Watchdog: 7 members of Congress allegedly failed to disclose stock trades

A watchdog filed ethics complaints against seven members of Congress on Wednesday, alleging that they failed to disclose stock trades.

The Campaign Legal Center (CLC) announced on Wednesday that it filed complaints with the Office of Congressional Ethics (OCE) against Reps. Cindy AxneCindy AxneClub for Growth squeezes front-line Democrats on reconciliation plan Biden meets with vulnerable House Democrats with agenda in limbo  No deal: House delays infrastructure vote MORE (D-Iowa), Warren DavidsonWarren Earl DavidsonWatchdog: 7 members of Congress allegedly failed to disclose stock trades On The Money — Yellen sounds alarm on national default GOP lawmakers urge Cardona against executive student loan wipeout MORE (R-Ohio), Lance GoodenLance GoodenWatchdog: 7 members of Congress allegedly failed to disclose stock trades GOP lawmakers demand answers on withheld restitution following Nassar revelation Hillicon Valley: Biden: Social media platforms 'killing people' | Tech executives increased political donations amid lobbying push | Top House antitrust Republican forms 'Freedom from Big Tech Caucus' MORE (R-Texas), Bobby ScottRobert (Bobby) Cortez ScottWatchdog: 7 members of Congress allegedly failed to disclose stock trades Pressure builds on Democratic leadership over HBCU funding Democrats hit crunch time for passing Biden agenda MORE (D-Va.), Tom Suozzi (D-N.Y.), Roger WilliamsJohn (Roger) Roger WilliamsEarly redistricting plans show GOP retrenching for long haul Photos of the Week: Congressional Baseball Game, ashen trees and a beach horse Watchdog: 7 members of Congress allegedly failed to disclose stock trades MORE (R-Texas) and Del. Michael San Nicolas (D-Guam), accusing them of failing to disclose stock trades in compliance with the Stop Trading on Congressional Knowledge (STOCK) Act.

The watchdog is requesting that the OCE conduct an investigation into the members of Congress for allegedly failing to disclose more than $12 million collectively.

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The CLC alleged that Suozzi failed to disclose up to $11 million worth of stock transactions, the highest amount among the lawmakers currently under scrutiny by the watchdog.

The watchdog complaints also alleged that Axne failed to disclose up to $645,000 worth of transactions, Gooden up to $376,000, Davidson up to $100,000, Scott up to $60,000, San Nicolas up to $50,000 and Williams up to $45,000.

The STOCK Act requires that all members of Congress disclose any financial transactions within 45 days of making the move.

The CLC said it had a “particular concern” with the alleged violations by Axne, Davidson, Gooden, San Nicolas and Williams because they all sit on the House Financial Services Committee.

“The lack of accountability we’ve seen in regard to STOCK Act compliance is basically giving elected officials the green light to buy and sell stocks based on information gained from committee meetings without any transparency for their voters,” Kedric Payne, the CLC’s general counsel and senior director of ethics, said in a statement.

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Davidson’s office told The Hill in a statement that there was an error on the House clerk’s website that stopped a transaction from being properly displayed to the public, adding that the congresswoman “is in full compliance with ethical and financial disclosure rules of the House of Representatives.”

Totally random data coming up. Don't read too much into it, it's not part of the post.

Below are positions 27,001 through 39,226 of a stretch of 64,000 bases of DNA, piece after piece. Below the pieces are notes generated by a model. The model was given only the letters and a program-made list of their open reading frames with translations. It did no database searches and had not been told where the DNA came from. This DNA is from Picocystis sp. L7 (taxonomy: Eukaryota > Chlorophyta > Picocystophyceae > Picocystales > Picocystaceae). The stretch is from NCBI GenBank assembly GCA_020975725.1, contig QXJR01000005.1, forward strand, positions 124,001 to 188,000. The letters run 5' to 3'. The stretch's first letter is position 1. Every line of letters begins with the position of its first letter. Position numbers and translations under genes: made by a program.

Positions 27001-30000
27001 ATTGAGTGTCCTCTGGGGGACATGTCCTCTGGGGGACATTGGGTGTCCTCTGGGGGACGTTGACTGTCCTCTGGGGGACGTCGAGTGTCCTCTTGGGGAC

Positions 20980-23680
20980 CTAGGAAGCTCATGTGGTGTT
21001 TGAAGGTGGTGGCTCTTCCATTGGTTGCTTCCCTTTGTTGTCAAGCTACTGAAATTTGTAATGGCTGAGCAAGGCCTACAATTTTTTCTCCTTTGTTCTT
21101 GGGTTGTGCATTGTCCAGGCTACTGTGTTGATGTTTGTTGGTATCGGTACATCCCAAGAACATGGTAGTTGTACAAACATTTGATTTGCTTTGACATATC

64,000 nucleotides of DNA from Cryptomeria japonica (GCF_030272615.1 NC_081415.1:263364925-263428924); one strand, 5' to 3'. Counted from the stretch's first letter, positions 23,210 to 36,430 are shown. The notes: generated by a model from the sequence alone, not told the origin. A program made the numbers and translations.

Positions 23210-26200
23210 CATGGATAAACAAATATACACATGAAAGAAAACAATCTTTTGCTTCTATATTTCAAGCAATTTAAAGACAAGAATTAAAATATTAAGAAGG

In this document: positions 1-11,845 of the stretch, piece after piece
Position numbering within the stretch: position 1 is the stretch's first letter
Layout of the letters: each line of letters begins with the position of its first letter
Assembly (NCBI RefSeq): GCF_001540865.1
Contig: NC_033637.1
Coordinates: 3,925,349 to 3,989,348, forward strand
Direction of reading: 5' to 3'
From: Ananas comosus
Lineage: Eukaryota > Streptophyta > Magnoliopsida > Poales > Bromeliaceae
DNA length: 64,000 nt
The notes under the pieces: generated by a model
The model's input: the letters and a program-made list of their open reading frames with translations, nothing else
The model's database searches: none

“We trust this correction will soon be reflected on the Clerk’s website,” his office added.

A spokesperson for Axne, in a statement to The Hill, said the lawmaker does not manage or execute transactions for her retirement account or the accounts she has with her husband or small business, adding that any errors made in her disclosures were unintentional.

“In accordance with her legal requirements, she has submitted all required disclosures of her assets through her first three years in Congress,” the spokesperson said.

“If there are errors with those disclosures, they are unintentional and the Congresswoman will take immediate and all necessary steps to ensure her disclosures are accurate and in accordance with the law," the spokesperson added.

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Dylan Smith, a spokesperson for Suozzi, said that the congressman's investors are managed through independent advisers. 

“The Congressman’s investments are managed through independent advisors with discretion over all transactions. Due to a misunderstanding, periodic transaction reports were not filed, but every transaction was reported on his annual financial disclosure. Going forward all proper periodic disclosures will be filed on a timely basis," Smith said. 

Scott, in a statement to The Hill, said he purchased the assets included in the complaint before the 2012 enactment of the STOCK Act, and that three of them were not initially reportable because their values did not exceed the $1,000 reporting threshold.

After appreciation, however, he said they became reportable, but “no sales or purchases were involved.”

He said one asset was incorrectly reported in his financial disclosure because of a 2018 merger that led to a share-for-share exchange of stock that he previously owned, which he was not aware of. He said he mistakenly reported the previously owned stock.

The congressman said he has since submitted updated financial disclosures.

“I have submitted amendments to my financial disclosures with the Clerk of the House of Representatives to ensure that all of my disclosures are accurate,” Scott said.

The Hill has reached out to Gooden, San Nicolas and Williams for comment on the CLC's announcement.